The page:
impeccable English as well, which always helps. The pace has picked up


a little bit. I'm not quite sure who we are seeing there. Eurovision


seemed to stop everything last night. A lady or a gentleman with a


beard won it, I'm not sure which. But there you go. Speaking of


beards, there seemed to be a crop of them in the pelaton at the moment.


I'm always surprised when I see people with stubble, as there is a


focus on being streamlined. I'm not on TV so I can be lazy in the


mornings. I will have a shave tomorrow morning! BBC Two Northern


Ireland, a warm welcome to you watching in. We are here, tell your


friends. The big question is classes or no glasses. Looks like they are


going for it today. You do get a lot of water kick up in the eyes. In the


sprint you may see riders choosing to have the vision. You just have to


blink more. It can be painful when you get rain in your eyes,


especially at speed. Many people are asking what sort of


protection is offered by being in the pack. Dan was talking about it


earlier. If you want to test it out with resistance, when you are


driving in the car, or somebody else's driving and you are a


passenger, pick out the old road map and hang it out of the window, and


you will feel just how much the wind is affecting, and how strong it is,


and what a job the windscreen does in protecting you. It is the same


deal having all those bodies in front of you. It is a bit like the


windscreen. Don't do it when the Garda are around, although they are


a extremely friendly here. Most times when you stop and ask a


policeman, he points you in the right direction. Over here, they


start asking you questions! I had a five-minute conversation today about


the car I drive. The Belgian team, the latest to come toward the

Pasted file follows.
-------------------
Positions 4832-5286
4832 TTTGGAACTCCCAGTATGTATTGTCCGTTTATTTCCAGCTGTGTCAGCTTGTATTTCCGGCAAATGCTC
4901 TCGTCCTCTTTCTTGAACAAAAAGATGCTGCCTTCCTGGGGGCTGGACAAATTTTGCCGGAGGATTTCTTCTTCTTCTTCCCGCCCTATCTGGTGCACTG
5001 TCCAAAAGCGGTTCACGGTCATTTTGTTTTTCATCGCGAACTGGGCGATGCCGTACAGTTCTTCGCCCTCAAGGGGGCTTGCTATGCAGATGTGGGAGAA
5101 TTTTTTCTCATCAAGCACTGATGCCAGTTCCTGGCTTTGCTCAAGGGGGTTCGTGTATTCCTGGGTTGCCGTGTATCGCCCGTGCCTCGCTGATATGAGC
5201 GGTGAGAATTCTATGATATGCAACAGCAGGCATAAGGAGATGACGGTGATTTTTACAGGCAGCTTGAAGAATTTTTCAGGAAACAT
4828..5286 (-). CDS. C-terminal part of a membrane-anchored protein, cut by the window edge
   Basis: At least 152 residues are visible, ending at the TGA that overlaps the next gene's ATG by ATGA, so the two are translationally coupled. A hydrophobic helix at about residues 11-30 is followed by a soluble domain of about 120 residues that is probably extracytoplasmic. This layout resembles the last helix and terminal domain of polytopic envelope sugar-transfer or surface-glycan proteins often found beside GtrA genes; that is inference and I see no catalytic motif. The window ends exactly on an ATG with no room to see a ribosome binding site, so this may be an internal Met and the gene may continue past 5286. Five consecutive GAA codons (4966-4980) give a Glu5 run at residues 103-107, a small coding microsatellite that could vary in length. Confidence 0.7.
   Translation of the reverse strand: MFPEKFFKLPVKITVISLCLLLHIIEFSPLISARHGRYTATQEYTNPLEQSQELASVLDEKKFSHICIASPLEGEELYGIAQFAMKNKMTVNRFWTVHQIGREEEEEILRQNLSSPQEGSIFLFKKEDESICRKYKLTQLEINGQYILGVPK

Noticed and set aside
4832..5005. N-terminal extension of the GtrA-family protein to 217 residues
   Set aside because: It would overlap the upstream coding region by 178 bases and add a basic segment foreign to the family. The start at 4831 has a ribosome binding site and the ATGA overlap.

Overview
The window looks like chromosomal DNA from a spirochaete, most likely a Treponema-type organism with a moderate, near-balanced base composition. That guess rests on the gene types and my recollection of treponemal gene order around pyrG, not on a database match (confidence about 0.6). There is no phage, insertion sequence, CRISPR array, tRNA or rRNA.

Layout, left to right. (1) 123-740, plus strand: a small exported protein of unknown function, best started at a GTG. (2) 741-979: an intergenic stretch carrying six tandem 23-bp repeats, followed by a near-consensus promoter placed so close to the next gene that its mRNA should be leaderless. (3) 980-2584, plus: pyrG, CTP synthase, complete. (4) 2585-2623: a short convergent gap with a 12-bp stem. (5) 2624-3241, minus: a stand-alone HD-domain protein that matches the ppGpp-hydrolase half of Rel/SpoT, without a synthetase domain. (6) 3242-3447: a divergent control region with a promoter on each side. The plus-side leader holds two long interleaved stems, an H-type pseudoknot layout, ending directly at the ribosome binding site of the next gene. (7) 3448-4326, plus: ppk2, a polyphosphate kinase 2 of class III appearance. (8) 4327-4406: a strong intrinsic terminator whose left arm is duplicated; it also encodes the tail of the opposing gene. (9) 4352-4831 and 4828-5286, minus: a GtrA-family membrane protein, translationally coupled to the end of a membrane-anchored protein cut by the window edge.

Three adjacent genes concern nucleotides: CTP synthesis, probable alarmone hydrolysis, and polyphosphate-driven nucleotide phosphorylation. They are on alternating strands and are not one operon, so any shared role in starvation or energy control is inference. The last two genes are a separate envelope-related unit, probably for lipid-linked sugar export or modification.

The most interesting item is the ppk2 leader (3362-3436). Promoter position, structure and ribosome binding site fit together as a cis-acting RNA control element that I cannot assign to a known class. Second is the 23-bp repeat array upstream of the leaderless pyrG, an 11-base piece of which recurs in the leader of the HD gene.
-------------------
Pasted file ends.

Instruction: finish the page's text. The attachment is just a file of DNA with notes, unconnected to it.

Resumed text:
front. The very experienced Alexandra Pataki, 40 years old,


getting a little bit too excited thereat the front. They are out


there protecting the interests of Rigoberto Uran, second overall last


year, with massive ambitions to equal or better that in this year's


race. There are the golden arches towards the left. It looks like the


cameraman is hungry. He pulls a wide view just so he can... Maybe he is


after free food! Just look at these people. You are all magnificent.


Northern and Southern Ireland. I am informed that contract


negotiations for riders are officially allowed to begin on July


the 1st, which makes sense, because the Who's Who of cycling will


descend on France, and indeed, Yorkshire, this year, throughout the


Tour de France, which takes place in July. It is like a rock star


welcome, and the riders love it. Mike Matthews yesterday got on the


podium, and it was almost like the end of a set. It was phenomenal. He


absolutely loved it. He spent time drinking in the moment. It has been


an extraordinarily warm welcome the Giro has had this year. Yes, it has


been great, and I think it always is when it starts outside the country.


I lasted the Giro d'Italia in 2010, and it started in the Netherlands. I


did the Tour de France that year as well. Very well received on both


occasions. In Denmark, it was exactly the same, but I think it has


superseded everything so far at least three days of here. Indeed.


Some lovely slow motion going on. That is road rash par excellence. It


looks like the plaster has slipped just a bit. There is no restriction


on holding onto a medical car, incidentally. Sometimes, I have to


wonder about some of the plaster requests. "I have a be staying. --


bee sting. 's it is amazing how many bee stings I got on mountains! No


restriction on holding onto the medical guy, but I suppose if you


are found out, you will be in trouble.


A small industrial town, this, apparently. The Boyne River around


here. Possibly, the less said about that, the better. 65.5 kilometres to


go. The cameraman's Kleenex is getting a good work-out today, as


you can see. It is a forward facing camera. If he gets a little bit


further forward, the rain will not hamper him too much. That was Nikko


Boem. Team badly and. . It looks like just a tower. Is that